The following blog post is co-authored by Simone Accornero and Lukas Keller.
The respective sections are marked with [S] or [L].
If I told you, I [L] spent two weeks in a lovely medieval town in western Belgium this summer, you might justifiably wonder: Nice, but so what? In the end, we all go on holiday some times and usually, we don't put that into an energy-focused blog. But this little town is different. This town hosts the College of Europe - and the two weeks spent there, aimed to learn about the Energy Union, Europe's big leap forward in clean, secure and affordable energy. And there is a lot more to that than the contents of the 'Winter Package'.
When I [S] saw on the CommUnity Platform the possibility to apply for the Energy Union Executive Education course of the College of Europe, I immediately thought this was an opportunity not to be missed.
Truth being told, first I googled what the Energy Union exactly is, because honestly rather than the Clean Energy Package and the energy of mix of some countries, I was quite unaware of the whole structure and politics at European and EU level when it comes to the energy industry, but not only. And it is a very interesting world we got to know in the wonderful, medieval town of Bruges.
College of Europe; Photo Credits: Francois-Regis Monclar (Twitter: @fr_monclar)
On my way to Bruges, I [L] read a more about our hosting institution, the College of Europe. I was surprised by what I found on who they are and how they are perceived. The Economist (http://www.economist.com/node/2404749) described it as ‘an elite finishing school for aspiring Eurocrats’, whereas their own claim is ‘to train an elite of young executives for Europe’ (Henri Brugmans, Rector of CoE, 1950-1972). Interesting. It seemed like a good place to experience political friction first-hand and to train one's diplomatic skills.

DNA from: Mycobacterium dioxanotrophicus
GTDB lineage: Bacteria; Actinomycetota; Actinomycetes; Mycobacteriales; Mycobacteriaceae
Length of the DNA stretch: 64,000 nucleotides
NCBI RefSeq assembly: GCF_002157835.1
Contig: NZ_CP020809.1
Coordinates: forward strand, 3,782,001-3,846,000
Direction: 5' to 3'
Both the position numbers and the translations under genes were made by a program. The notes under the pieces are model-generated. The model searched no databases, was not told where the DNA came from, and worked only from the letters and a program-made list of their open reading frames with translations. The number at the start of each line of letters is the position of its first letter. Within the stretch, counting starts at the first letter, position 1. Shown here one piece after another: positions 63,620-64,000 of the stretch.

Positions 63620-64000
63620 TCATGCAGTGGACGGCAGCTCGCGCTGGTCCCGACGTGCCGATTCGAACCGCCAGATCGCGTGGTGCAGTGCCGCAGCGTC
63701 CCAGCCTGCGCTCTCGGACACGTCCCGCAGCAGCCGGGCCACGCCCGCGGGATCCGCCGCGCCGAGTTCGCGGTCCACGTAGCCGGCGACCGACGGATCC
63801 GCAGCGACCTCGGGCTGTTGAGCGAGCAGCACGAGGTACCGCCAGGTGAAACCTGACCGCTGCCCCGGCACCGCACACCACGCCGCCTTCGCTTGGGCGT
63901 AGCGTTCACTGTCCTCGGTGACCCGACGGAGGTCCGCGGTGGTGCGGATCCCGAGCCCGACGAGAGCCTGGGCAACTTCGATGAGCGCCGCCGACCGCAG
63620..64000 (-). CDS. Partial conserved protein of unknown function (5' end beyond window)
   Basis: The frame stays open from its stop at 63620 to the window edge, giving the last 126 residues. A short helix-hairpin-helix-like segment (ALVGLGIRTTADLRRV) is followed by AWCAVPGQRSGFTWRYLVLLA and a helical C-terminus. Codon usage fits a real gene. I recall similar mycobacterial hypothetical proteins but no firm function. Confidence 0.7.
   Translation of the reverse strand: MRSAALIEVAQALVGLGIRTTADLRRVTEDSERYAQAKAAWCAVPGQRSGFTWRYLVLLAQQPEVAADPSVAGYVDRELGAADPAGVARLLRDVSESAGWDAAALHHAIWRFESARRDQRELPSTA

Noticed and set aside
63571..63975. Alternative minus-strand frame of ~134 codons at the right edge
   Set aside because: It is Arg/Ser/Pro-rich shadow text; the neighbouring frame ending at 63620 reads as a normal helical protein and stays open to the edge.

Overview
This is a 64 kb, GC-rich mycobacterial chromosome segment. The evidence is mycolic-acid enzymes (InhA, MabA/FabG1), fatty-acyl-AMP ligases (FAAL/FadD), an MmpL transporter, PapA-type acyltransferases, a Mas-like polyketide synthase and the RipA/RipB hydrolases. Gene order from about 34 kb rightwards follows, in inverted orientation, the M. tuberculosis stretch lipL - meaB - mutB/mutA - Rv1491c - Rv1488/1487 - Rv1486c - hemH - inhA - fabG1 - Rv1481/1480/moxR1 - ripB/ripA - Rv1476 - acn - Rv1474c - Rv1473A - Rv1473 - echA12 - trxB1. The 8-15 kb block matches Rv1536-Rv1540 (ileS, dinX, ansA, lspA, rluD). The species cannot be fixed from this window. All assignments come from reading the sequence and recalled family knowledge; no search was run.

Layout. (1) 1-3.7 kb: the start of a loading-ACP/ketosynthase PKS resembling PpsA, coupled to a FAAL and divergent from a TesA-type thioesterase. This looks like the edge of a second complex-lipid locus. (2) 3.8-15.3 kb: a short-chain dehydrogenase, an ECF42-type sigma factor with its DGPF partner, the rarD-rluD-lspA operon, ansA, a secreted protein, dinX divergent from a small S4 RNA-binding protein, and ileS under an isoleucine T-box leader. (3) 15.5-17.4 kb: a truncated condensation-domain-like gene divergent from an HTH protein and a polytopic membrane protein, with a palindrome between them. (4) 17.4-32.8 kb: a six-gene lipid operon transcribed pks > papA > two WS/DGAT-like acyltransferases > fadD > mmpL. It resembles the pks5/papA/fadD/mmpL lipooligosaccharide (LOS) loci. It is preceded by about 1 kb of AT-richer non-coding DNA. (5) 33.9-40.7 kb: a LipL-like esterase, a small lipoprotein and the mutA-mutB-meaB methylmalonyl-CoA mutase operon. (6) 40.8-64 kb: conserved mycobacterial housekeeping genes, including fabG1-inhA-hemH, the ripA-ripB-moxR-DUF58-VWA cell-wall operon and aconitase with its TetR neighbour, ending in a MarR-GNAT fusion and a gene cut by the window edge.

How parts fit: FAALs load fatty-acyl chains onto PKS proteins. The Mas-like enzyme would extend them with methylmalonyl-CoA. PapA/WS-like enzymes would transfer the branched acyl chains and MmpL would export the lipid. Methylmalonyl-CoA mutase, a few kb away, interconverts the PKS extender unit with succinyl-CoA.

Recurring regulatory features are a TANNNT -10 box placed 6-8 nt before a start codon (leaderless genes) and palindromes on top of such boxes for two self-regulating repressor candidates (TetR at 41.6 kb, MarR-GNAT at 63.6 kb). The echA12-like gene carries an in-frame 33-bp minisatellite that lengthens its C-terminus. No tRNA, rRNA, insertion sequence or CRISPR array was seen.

Being InnoEnergy students we all share a great business and markets oriented education, but we are still students with a very academic view and with limited experience when it comes to industry and to the real-life daily challenges involved in the current energy transition. [L + S]
So I [S] was very curious about this course, and I got even more so when I saw the scheduled lectures and the participants’ list after I got accepted. With Lukas and me, there were heads of markets, lobbyists, regulators, lawyers, professors and business developers coming from the main European companies and Universities (EDF, Eni, PPC, several DSO’s, etc). I was a bit nervous not to be ready for such “classmates”, but at the same time extremely motivated and thrilled.
Many of the participants turned out to be highly knowledgeable experts in some of the fields addressed by the broad thematic setup of the course (see right). This allowed for the course to be multi-dimensional and very interactive, with many participants jumping in and giving their perspectives, adding to the presentations of the teachers. A fruitful and respectful exchange on all levels, despite some differences in opinions and a few intense, yet constructive debates. [L]
From the very first moments, our expectations were met completely. We received welcome speeches from Jesus Ballesteros (Director Development Office, College of Europe), Luca Camuncoli (Head of Communication, EDF European Affairs Office) and Bruges-born Frank Gielen (Education Director of InnoEnergy; Photo). [L+S]
The curriculum started off with a highly controversial opening lecture from Jean-Marc Jancovici, an academic and freelancer very much known to the French public for his strong opinions on energy and climate issues. His conclusions were backed with numbers and he seemed knowledgeable, nonetheless, he managed to provoke some of the senior participants to engage in open debate with him. Whether you agree with his call for a massive expansion of nuclear energy, to phase out coal quickly, or not is up to you, the careful reader. What is clear though, is that he was a wonderful choice for the first lecturer through his ability to challenge deeply settled beliefs. Knowing we knew nothing, we were receptive for the two weeks to come. [L]
The first days were dedicated to the basics, learning and understanding every aspect of the European Union organisations (European Commission, European Parliament and so on...) and the decision-making process and impact behind every Directive or Regulation. [S]